It has recently been blood-giving time at my place of employment, a time of year that makes me feel terribly guilty. I've never been able to give blood. I wouldn't meet the minimum weight requirement soaking wet with my heaviest shoes on, and even if I did my blood is lacking in iron and tends toward the sentimental. So every time I pass the tables inviting the passers-by to sign up and donate I shrug sheepishly and avert my eyes.

A coworker brought me a bag of clothes and shoes that are too small for her. Other women tend to see me as a doll for grownups, and they're always trying to dress me up. Included therein is a smoking pair of dangerous black heels. I won't be able to wear them often--I do too much walking--but when I do wear them it will be completely worth it.

Also, it appears that this is an even better year than last year for being my ex-something (boyfriend, one night stand, long distance correspondent) if you want to get married or have kids. Just as a warning to those of you who are reading this and are an ex-something.
I guess the logical conclusion of that ought to be an invitation to become an ex-something if you're looking to get married or have a kid. There's still a few months where we could do something and then stop, with a few left over to acquire someone to marry or have a child with.
There is honestly absolutely no bitterness here, just a little bit of 'huh, well isn't that interesting.' I wish them all the happiness they deserve, and even more than that for some of them. Better them than me--my apartment is far too small for either husband or children.

Saturday, April 16, 2005

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The best possible way to have spent yesterday was squelching around in a muddy field of tulips with Cat and Caroline, frozen fingers clamped around my camera, fighting with the wind for control over a red and white umbrella. And before the flowers, girlyness and pirate shirts. Afterwards, creme brulee, fondue, and Axe.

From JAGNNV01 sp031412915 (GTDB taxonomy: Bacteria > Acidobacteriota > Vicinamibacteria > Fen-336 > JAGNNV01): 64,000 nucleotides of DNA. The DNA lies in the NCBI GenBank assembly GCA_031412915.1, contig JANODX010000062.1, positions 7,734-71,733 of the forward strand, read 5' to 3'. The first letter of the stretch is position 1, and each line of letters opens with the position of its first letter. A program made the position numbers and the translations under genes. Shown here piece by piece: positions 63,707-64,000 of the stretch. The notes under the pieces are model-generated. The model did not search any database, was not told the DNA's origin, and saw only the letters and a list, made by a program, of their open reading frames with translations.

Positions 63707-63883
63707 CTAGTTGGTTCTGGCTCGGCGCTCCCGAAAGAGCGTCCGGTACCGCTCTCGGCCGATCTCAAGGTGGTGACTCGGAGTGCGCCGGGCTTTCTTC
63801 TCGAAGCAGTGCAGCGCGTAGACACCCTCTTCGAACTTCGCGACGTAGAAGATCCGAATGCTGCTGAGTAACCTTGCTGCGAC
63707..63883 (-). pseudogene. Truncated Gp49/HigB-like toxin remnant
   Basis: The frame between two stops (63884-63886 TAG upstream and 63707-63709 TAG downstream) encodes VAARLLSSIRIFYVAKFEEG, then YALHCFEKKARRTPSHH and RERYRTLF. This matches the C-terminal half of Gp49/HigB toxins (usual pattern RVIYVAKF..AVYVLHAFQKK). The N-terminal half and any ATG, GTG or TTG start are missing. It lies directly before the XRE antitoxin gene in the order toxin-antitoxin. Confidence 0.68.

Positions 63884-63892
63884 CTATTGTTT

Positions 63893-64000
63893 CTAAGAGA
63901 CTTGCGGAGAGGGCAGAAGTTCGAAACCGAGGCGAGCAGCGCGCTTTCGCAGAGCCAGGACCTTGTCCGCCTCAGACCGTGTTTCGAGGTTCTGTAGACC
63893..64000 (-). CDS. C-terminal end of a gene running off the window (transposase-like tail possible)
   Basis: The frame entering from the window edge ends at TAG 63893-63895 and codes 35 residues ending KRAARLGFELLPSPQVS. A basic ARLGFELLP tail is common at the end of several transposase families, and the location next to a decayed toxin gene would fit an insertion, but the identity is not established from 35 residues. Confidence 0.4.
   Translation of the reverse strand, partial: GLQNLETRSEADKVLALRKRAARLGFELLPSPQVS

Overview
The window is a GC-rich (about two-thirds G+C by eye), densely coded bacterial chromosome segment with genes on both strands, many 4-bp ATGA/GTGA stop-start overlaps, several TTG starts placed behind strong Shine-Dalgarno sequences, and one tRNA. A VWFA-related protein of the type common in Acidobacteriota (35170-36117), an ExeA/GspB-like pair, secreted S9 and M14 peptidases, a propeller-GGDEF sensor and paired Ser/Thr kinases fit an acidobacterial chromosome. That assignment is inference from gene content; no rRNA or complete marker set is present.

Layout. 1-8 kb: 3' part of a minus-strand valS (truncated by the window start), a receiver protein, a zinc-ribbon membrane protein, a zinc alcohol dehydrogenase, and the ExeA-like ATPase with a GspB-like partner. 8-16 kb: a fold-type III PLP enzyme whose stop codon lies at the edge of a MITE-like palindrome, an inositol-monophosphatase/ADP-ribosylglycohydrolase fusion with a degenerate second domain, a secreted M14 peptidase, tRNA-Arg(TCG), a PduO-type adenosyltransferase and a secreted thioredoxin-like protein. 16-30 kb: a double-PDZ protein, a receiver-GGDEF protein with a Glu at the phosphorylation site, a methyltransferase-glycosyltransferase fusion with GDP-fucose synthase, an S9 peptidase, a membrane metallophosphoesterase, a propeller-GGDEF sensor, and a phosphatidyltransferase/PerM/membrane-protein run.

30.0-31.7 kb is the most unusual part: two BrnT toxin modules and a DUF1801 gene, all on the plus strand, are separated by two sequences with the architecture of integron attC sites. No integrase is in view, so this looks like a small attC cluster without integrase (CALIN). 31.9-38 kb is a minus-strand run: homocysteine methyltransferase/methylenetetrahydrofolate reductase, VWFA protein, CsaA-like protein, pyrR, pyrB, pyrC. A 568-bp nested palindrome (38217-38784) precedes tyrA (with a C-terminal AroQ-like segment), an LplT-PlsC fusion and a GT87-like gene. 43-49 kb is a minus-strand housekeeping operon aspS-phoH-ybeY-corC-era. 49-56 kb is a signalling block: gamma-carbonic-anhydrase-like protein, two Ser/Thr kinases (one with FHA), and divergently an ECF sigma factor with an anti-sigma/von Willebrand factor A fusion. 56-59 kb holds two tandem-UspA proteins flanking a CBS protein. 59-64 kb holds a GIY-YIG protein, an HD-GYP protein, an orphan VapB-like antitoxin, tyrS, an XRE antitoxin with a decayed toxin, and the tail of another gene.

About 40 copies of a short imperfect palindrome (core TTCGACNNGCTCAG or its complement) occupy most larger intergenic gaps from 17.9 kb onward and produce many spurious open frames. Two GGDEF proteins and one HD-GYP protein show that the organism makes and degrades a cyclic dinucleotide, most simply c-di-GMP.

I watch myself in my rearview mirror and wonder what exactly it is that I think I'm doing. But then I realize that what I'm doing is fumbling.

I promise to stop dwelling on this soon (or, at least, to stop talking about it), but I cannot believe I managed to forget my own phone number just when I needed to remember it most. Dear Boy, please return for dancing on Thursday. I promise I'll fix it.

Cat and I are starting to recognize the regulars at Neighbors, which almost certainly makes us regulars ourselves.

Wednesday, April 13, 2005

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"I told you so" is never the way to go, not even when it feels like it should get to be.

I saw her on my walk through Belltown tonight. The little girl was blonde, and her hair was so thin that her scalp shone through it, seashell pink. She had big green eyes and a Barbie in each hand, and I could tell from the cut of her cheekbones and the lines of her neck that someday the boys will be wild about her. Her shoes were shiny and yellow, and she was huddled up against a brick wall, crying.
I stopped. How could I not? From across the street she had already broken my heart, standing there so perfect and alone on the sidewalk. When I asked what was wrong, she sniffed with all of the power of her little nose and told me she was cold.
I dropped my bag on the pavement, fondue pot and fixings clattering too loudly inside it, and threw my coat around her shoulders. She sniffed again, softer this time, one big leftover tear shining in each eye. I asked what she was doing out there in the cold, and that was when she told me that she lived in this building, had dropped a Barbie outside on the way in, and her mommy had let her run back out and get it. She was supposed to buzz up to her apartment like a big girl, she said, but was not tall enough to reach the buttons on the call box.
A sob shook her all the way through at this point, and she launched herself at me for a hug. When I cuddled her to me, I could feel her whole body shaking from the cold, her little bird bones clattering against each other. I hugged her close and we took a few deep breaths together, and she held my hand while I pressed the buttons for her apartment. I watched outside until she got into the elevator, where she turned and waved and then disappeared.

I've been trying not to think of what may have happened to her if I had not happened along, but the thoughts creep in and they hurt my soul. I hate to think that something that wonderful and pure will be stained someday. I hope that she went upstairs and had hot chocolate and a warm bath, and I hope that by tomorrow she will have forgotten being trapped outside in the cold.
I hope that she doesn't mind that I took a little of her light with me, caught in the fibers of my jacket and the backs of my eyes.

Monday, April 11, 2005